‘Don’t link death cult with religion,’ says Kenya’s evangelical President

LATEST reports from Kenya, where police are combing a forest occupied by a Christian cult led by pastor Paul Mackenzie Nthenge, above, indicate that 73 bodies have now been recovered, with more expected.

The death toll, which has continued to rise as exhumations of shallow graves are carried out, could rise further. The Kenyan Red Cross said 112 people have been reported missing to a tracing and counseling desk it has set up at a local hospital.

All were members of Nthenge’s Good News International Church who believed they would get to meet Jesus if they starved themselves to death.

Kenya’s President William Ruto said yestderday (Monday):

What we are seeing … is akin to terrorism.

Image via YouTube

But astonishingly Ruto, above, said he had instructed law enforcement agencies to thoroughly investigate the matter as a criminal case not linked to any religion!

Ruto, elected in 2022, was hyped as the country’s first evangelical Christian president and has not been shy about his faith, openly praying and weeping in churches before his election.

In this report, Ruto is quoted as saying that there was “no difference” between rogue pastors like Nthenge—currently on hunger strike in prison—and terrorists.

Seemingly unaware of the concept of irony, Ruto said:

Terrorists use religion to advance their heinous acts. People like Mr Mackenzie are using religion to do exactly the same thing.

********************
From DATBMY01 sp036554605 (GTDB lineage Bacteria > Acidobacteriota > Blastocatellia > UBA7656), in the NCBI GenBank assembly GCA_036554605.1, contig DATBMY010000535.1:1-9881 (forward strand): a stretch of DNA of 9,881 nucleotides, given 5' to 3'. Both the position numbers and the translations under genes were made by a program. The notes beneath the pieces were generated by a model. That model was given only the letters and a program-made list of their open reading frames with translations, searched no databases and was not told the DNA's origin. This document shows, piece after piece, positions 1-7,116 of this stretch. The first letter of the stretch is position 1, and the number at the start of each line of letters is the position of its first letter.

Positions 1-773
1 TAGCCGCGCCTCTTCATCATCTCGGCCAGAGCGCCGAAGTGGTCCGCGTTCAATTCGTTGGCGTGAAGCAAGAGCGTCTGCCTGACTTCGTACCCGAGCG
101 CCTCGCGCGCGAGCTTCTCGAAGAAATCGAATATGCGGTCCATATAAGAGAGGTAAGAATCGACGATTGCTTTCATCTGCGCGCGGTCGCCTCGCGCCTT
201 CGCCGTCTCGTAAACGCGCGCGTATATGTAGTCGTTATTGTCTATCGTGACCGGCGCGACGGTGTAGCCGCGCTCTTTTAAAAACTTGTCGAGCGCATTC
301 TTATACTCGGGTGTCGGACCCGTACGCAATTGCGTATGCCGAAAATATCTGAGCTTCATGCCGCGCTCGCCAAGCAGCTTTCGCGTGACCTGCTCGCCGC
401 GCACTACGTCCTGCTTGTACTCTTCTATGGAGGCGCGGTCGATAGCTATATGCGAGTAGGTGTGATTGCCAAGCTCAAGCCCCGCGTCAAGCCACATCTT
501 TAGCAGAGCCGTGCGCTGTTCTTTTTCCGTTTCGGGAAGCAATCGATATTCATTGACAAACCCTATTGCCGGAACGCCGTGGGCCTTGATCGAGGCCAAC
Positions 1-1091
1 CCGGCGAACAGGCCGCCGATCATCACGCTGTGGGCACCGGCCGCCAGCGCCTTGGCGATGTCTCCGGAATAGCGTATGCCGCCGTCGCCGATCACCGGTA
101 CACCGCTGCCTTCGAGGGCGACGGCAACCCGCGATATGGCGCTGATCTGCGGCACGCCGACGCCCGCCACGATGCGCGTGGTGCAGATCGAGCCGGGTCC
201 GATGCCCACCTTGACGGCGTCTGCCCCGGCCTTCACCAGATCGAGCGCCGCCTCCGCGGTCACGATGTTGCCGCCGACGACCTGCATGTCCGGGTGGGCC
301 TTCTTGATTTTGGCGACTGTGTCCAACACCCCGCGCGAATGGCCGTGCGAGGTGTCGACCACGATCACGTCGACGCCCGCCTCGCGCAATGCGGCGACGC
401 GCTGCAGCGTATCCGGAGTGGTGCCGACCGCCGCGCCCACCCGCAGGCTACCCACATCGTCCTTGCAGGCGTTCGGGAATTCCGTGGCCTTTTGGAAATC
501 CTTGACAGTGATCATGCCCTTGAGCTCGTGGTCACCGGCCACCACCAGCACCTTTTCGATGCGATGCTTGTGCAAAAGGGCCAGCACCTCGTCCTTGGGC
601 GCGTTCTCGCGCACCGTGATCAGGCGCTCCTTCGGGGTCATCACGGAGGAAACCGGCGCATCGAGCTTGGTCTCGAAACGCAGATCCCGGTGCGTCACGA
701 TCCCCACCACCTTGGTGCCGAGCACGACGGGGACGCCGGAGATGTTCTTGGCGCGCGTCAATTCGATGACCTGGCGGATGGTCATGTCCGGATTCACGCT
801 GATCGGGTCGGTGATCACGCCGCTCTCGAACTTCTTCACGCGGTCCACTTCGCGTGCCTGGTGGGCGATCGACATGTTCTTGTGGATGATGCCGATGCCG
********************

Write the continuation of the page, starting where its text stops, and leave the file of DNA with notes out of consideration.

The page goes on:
I have instructed the agencies responsible to take up the matter and to get to the root cause and to the bottom of the activities of people who want to use religion to advance weird, unacceptable ideology.

Faith-based starvation trial begins in the UK

Meanwhile its reported here that “a deeply religious mother” killed her three-year-old son through fasting during the Covid-19 lockdown.

Olabisi Abubakar, 42, originally from Nigeria, is on trial charged with manslaughter and two counts of child cruelty relating to the death of Taiwo Abubakar.

Cardiff Crown Court heard that police were called to her flat in the Cathays area on June 29, 2020, after a friend raised concerns for her welfare.

Mark Heywood KC, prosecuting, said officers forced entry and found a “tragic and distressing scene”.

Olabisi Abubakar was lying on a sofa bed. She was noticeably thin, malnourished and dehydrated.

Heywood told the court:

The prosecution case is that Ms Abubakar consciously and deliberately neglected Taiwo by failing to provide him with food and water, causing him to join her in fasting as a religious act.

Ms Abubakar is a deeply religious Pentecostal Christian, for whom fasting is a tenet of her faith. Her religion makes it clear that fasting is an act of devotion, and children—too young to understand this—should not fast.

The evidence suggests that in 2020, fearful of the coronavirus pandemic and under personal pressure, she caused Taiwo to fast both of food and water along with her.

Mr Heywood said it was not disputed that Abubakar had neglected Taiwo but the issue was her state of mind at the time.

Two psychiatrists are due to give evidence that she was suffering from delusions brought on by paranoid schizophrenia.

Jurors will have to decide whether Abubakar may have been insane, which would make her not guilty by reason of insanity.

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If you spot any typos in this report, please alert me via email: freethinkered@aol

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3 responses to “‘Don’t link death cult with religion,’ says Kenya’s evangelical President”

  1. When is a death cult not a death cult?

    Liked by 1 person

  2. These people starving till death seem locked inside a religion created fantasy. That is what religion does till a greater or lesser extent.

    Liked by 2 people

  3. BBC News “… they starved to death because they BELIEVED that they would go to heaven”, hooray, it is so good to have the BBC on our side ridiculing christianity’s fundamental belief.

    Liked by 1 person

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